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Hudson Valley Press


October 24th, 2012

NAACP branch holds Freedom Fund Dinner



Southern Dutchess NAACP branch officers, including Youth President Kent Copeland, Jr.; President Gwen Outlar Davis; Barbara McCaskill; Valerie Ruffin; and Jackie King, at the Chapter’s 46th Annual Freedom Fund Dinner Banquet at Chalet on the Hudson in Cold Spring, NY on October 20, 2012.
COLD SPRING - Vote. Vote. Vote. The theme of Saturday’s Southern Dutchess NAACP Branch Annual Freedom Fund Dinner was evident throughout the evening. With our country on the brink of a pivotal election, the Keynote Speaker could not have been more fitting. Randolph McLaughlin, a lawyer who has relentlessly fought in several area civil rights cases was invited to speak at the annual NAACP event, held this year at The Chalet in Cold Spring.

“The NAACP is the oldest historic civil rights organization in the country, and we are on the eve of a very critical election, one that represents some very stark choices,” said McLaughlin, the lead attorney in the case involving Kenneth Chamberlain Sr., a 68-year-old African-American veteran who endured a host of racial slurs before being shot dead by police officers inside his home after he set off his medical alert pendant by accident. “I want to get out the importance message to all to vote and to stay engaged throughout the year; it’s not enough to just do so right before the election.”

Not only did the Banquet bring awareness to the pressing need to get involved politically, but it also focused on the importance of the NAACP along with continual need for support. Further, it honored an individual who is dedicated to moving forward the mission of the organization.

This years’ recipient was Francena Amparo, Dutchess County Legislator of the 14th District. In addition to her political responsibilities, Amparo has also been a paralegal for the past ten years. A longtime member of the NAACP, she was recognized for her arduous efforts to spearhead, along with the Southern Dutchess NAACP Chapter, the First Annual Health Fair. The chapter had designs on initiating a similar fair for many years; however, it was not until Amparo stepped up that the idea finally transformed to a reality.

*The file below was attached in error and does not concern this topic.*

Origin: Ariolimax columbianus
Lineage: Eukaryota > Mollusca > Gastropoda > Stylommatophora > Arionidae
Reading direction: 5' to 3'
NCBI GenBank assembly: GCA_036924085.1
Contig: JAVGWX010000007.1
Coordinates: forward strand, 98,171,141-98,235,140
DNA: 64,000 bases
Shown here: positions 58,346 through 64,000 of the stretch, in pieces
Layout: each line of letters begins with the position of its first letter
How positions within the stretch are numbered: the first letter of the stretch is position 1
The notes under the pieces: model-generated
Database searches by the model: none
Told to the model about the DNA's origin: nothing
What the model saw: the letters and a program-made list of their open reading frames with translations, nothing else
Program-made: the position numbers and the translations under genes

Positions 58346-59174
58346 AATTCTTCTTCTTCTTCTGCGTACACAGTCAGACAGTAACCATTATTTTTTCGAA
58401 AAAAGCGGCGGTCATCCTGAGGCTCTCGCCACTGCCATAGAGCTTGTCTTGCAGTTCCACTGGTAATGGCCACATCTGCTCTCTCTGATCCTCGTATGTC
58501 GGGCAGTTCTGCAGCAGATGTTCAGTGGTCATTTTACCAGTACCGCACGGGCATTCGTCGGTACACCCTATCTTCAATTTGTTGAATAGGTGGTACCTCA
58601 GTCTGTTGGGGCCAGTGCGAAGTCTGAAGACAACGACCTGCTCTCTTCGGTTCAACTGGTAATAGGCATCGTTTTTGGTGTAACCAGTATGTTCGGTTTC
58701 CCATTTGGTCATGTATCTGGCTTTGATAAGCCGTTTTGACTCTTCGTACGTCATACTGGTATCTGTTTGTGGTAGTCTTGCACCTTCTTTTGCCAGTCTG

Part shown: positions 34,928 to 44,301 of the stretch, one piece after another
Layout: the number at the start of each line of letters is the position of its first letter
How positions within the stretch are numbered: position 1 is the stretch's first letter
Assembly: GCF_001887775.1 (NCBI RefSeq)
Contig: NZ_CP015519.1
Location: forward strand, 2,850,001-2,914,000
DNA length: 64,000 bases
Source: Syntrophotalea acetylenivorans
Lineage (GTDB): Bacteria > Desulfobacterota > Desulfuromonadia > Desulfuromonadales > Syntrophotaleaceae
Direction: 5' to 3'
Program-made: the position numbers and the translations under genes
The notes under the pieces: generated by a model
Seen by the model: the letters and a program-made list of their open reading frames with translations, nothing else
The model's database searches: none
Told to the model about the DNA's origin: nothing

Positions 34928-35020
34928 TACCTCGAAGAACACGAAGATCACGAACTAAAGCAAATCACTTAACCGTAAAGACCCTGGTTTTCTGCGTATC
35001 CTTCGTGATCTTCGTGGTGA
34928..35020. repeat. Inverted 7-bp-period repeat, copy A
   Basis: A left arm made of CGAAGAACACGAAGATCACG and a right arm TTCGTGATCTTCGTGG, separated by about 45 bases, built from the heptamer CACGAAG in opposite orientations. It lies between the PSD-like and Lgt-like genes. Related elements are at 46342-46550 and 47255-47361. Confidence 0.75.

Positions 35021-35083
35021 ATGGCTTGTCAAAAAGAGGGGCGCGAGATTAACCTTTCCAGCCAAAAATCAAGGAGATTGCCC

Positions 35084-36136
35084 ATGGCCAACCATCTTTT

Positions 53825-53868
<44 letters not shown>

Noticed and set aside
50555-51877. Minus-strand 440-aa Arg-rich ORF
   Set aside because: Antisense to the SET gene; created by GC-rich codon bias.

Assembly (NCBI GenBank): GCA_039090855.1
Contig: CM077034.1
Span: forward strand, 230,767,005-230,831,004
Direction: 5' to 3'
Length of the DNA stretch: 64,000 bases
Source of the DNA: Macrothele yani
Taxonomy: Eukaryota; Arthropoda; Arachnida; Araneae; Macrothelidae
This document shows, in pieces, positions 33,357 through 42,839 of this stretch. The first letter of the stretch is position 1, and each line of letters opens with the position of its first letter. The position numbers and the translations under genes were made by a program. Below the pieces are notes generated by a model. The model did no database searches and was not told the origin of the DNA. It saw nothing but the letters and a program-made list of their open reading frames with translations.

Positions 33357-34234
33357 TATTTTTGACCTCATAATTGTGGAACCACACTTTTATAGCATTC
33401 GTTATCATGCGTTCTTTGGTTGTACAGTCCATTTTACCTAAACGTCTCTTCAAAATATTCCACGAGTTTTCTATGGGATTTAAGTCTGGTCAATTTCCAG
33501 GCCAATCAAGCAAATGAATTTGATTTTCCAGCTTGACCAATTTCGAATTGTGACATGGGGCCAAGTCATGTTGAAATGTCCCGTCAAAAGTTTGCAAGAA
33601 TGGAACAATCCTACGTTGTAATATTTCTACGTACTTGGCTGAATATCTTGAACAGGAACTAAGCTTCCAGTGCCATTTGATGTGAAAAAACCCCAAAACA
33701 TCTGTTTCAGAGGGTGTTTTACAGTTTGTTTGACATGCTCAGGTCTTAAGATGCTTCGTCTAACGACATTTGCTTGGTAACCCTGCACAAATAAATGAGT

“One of the goals of the organization this year was to have a health fair; it was also a goal of mine, so when they brought it up, I immediately said ‘sure’,” recalled Amparo, who made calls to countless vendors as well as assisted in coordinating yoga, zumba and a blood drive at what turned out to be a very successful endeavor and is slated to continue in the future. “The NAACP is so important because it allows people to know their rights, and when they are violated, they have a place to go.” Keeping with the nights’ theme, she added, “Our fight should not stop at the polls.” Amparo was awarded with a plaque, an honor she found humbling.
“All this just comes so naturally,” said Amparo. “But I was always taught when someone offers you a gift or an award you are supposed to accept it; this does feel good.”

In addition to Amparo, several other local dignitaries made a presence at the Annual Dinner event. Amongst the attendees were Pete Seeger, Paul Curran’s representative and Sean Patrick Maloney.

Still another celebratory undercurrent filled the night. The Southern Dutchess Chapter was marking 46 years of fighting for justice for all. Its President Gwendolyn Outlar Davis, relayed some words, once again alluding to the night’s theme.

“Do what you were meant to do; we can do so many things we used to not be able to do because people stood up, marched and walked,” said Davis. “We each have a responsibility to each other; we must encourage each other to vote; this is an important time in history, and we have to fight for our freedom others have worked so hard to get for us.”

It’s that liberation that McLaughlin referred to several times during his passionate speech. Taking his listeners through several decades leading to the birth of the right of the African-American to vote, McLaughlin provided details on such events as; “The White Primary,” The Civil Rights Movement and, most vividly, the Bill President Johnson signed in 1965, the Voting Rights Act.

Alluding to some of the past challenges this nation has faced, McLaughlin further noted how leaders always have to face a struggle dealing with backwards and forward motion. The effective ones meet those obstacles straight on, moving toward progress. He then concluded with some words to ponder.

“Vote as if your life depends upon it, because it does,” stressed McLaughlin. “Don’t let anyone tell you voting is not important; it’s really the only thing you have to do besides paying taxes; you can and must vote.”
5 / 5 (2 Votes)


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